Internet Engineering Task Force (IETF) D. Eastlake 3rd Request for Comments: 6195 Huawei BCP: 42 March 2011 Obsoletes: 5395 Updates: 1183, 3597 Category: Best Current Practice ISSN: 2070-1721 Domain Name System (DNS) IANA Considerations
AbstractThis document specifies Internet Assigned Number Authority (IANA) parameter assignment considerations for the allocation of Domain Name System (DNS) resource record types, CLASSes, operation codes, error codes, DNS protocol message header bits, and AFSDB resource record subtypes. Status of This Memo This memo documents an Internet Best Current Practice. This document is a product of the Internet Engineering Task Force (IETF). It represents the consensus of the IETF community. It has received public review and has been approved for publication by the Internet Engineering Steering Group (IESG). Further information on BCPs is available in Section 2 of RFC 5741. Information about the current status of this document, any errata, and how to provide feedback on it may be obtained at http://www.rfc-editor.org/info/rfc6195. Copyright Notice Copyright (c) 2011 IETF Trust and the persons identified as the document authors. All rights reserved. This document is subject to BCP 78 and the IETF Trust's Legal Provisions Relating to IETF Documents (http://trustee.ietf.org/license-info) in effect on the date of publication of this document. Please review these documents carefully, as they describe your rights and restrictions with respect to this document. Code Components extracted from this document must include Simplified BSD License text as described in Section 4.e of the Trust Legal Provisions and are provided without warranty as described in the Simplified BSD License.
1. Introduction ....................................................2 1.1. Terminology ................................................3 2. DNS Query/Response Headers ......................................3 2.1. One Spare Bit? .............................................4 2.2. OpCode Assignment ..........................................4 2.3. RCODE Assignment ...........................................4 3. DNS Resource Records ............................................6 3.1. RRTYPE IANA Considerations .................................7 3.1.1. DNS RRTYPE Allocation Policy ........................8 3.1.2. DNS RRTYPE Expert Guidelines ........................9 3.1.3. Special Note on the OPT RR ..........................9 3.1.4. The AFSDB RR Subtype Field .........................10 3.2. RR CLASS IANA Considerations ..............................10 3.3. Label Considerations ......................................12 3.3.1. Label Types ........................................12 3.3.2. Label Contents and Use .............................12 4. Security Considerations ........................................13 5. IANA Considerations ............................................13 Appendix A. RRTYPE Allocation Template ............................14 Appendix B. Changes from RFC 5395 .................................15 Normative References ..............................................15 Informative References ............................................16 RFC1034], [RFC1035], [RFC2136], [RFC2181], and [RFC4033] is assumed. This document provides, either directly or by reference, the general IANA parameter assignment considerations that apply across DNS query and response headers and all RRs. There may be additional IANA considerations that apply to only a particular RRTYPE or query/response OpCode. See the specific RFC defining that RRTYPE or query/response OpCode for such considerations if they have been defined, except for AFSDB RR considerations [RFC1183], which are included herein. This RFC obsoletes [RFC5395]; however, the only significant change is the change to the public review mailing list to email@example.com. IANA currently maintains a web page of DNS parameters available from http://www.iana.org.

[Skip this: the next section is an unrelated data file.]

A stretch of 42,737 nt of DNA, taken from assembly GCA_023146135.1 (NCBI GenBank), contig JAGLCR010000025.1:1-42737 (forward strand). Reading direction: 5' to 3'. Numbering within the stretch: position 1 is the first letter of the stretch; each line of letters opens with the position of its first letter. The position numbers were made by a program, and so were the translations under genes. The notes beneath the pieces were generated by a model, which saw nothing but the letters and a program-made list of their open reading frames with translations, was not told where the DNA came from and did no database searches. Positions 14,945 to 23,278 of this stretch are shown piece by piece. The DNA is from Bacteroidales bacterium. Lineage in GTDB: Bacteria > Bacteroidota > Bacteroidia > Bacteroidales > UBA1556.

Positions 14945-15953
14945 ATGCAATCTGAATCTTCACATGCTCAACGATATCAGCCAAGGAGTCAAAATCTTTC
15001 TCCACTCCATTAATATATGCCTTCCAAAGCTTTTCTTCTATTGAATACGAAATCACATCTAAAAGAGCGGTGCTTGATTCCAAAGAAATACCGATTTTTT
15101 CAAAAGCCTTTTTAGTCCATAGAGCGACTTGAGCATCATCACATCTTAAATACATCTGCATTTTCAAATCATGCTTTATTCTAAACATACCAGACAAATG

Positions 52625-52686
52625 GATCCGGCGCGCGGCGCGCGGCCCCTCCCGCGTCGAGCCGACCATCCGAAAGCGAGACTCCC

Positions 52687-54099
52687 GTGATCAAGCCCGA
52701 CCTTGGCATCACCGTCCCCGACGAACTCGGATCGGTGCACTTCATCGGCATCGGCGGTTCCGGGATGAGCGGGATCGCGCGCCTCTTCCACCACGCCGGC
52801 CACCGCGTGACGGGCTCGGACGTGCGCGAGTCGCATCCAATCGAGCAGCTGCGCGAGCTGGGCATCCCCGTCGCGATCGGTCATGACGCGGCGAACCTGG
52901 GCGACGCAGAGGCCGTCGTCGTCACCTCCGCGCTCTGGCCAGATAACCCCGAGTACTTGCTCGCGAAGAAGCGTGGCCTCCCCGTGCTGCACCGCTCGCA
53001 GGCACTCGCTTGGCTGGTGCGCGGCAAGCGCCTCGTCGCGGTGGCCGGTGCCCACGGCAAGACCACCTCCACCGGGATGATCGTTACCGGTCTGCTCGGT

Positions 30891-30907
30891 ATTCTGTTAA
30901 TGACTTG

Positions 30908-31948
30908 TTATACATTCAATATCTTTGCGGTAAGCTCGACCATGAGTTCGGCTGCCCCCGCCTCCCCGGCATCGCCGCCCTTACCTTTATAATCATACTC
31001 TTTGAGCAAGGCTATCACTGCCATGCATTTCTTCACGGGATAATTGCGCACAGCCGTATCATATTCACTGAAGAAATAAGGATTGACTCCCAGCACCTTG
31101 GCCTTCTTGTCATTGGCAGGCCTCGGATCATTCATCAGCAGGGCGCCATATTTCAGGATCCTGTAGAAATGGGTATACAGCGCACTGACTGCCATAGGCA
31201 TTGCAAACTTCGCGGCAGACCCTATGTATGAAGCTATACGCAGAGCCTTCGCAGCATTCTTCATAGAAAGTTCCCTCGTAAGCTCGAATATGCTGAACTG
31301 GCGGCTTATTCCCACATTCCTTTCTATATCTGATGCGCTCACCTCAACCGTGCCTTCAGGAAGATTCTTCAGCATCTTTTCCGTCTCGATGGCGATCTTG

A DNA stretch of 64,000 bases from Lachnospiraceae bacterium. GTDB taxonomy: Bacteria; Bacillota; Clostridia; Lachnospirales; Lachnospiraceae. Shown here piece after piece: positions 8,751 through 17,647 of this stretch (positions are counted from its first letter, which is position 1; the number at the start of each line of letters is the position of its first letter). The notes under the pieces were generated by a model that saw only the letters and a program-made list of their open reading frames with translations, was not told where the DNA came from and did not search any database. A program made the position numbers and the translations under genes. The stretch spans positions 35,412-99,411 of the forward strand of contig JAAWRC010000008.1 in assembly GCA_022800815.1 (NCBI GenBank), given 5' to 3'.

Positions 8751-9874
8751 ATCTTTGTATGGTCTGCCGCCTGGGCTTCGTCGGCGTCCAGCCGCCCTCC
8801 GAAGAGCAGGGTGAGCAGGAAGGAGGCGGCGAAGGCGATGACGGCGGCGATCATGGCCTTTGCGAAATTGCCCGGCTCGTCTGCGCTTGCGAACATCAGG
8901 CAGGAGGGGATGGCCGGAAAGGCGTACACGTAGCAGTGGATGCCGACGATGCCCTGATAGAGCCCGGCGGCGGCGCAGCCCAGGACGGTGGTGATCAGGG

RFC5226]. RFC2136] and [RFC5395]: 1 1 1 1 1 1 0 1 2 3 4 5 6 7 8 9 0 1 2 3 4 5 +--+--+--+--+--+--+--+--+--+--+--+--+--+--+--+--+ | ID | +--+--+--+--+--+--+--+--+--+--+--+--+--+--+--+--+ |QR| OpCode |AA|TC|RD|RA| Z|AD|CD| RCODE | +--+--+--+--+--+--+--+--+--+--+--+--+--+--+--+--+ | QDCOUNT/ZOCOUNT | +--+--+--+--+--+--+--+--+--+--+--+--+--+--+--+--+ | ANCOUNT/PRCOUNT | +--+--+--+--+--+--+--+--+--+--+--+--+--+--+--+--+ | NSCOUNT/UPCOUNT | +--+--+--+--+--+--+--+--+--+--+--+--+--+--+--+--+ | ARCOUNT | +--+--+--+--+--+--+--+--+--+--+--+--+--+--+--+--+ The ID field identifies the query and is echoed in the response so they can be matched. The QR bit indicates whether the header is for a query or a response. The AA, TC, RD, RA, AD, and CD bits are each theoretically meaningful only in queries or only in responses, depending on the bit. However, some DNS implementations copy the query header as the initial value of the response header without clearing bits. Thus, any attempt to use a "query" bit with a different meaning in a response or to define a query meaning for a "response" bit is dangerous, given existing implementation. Such meanings may only be assigned by a Standards Action. The unsigned integer fields query count (QDCOUNT), answer count (ANCOUNT), authority count (NSCOUNT), and additional information count (ARCOUNT) express the number of records in each section for all OpCodes except Update [RFC2136]. These fields have the same structure and data type for Update but are instead the counts for the zone (ZOCOUNT), prerequisite (PRCOUNT), update (UPCOUNT), and additional information (ARCOUNT) sections.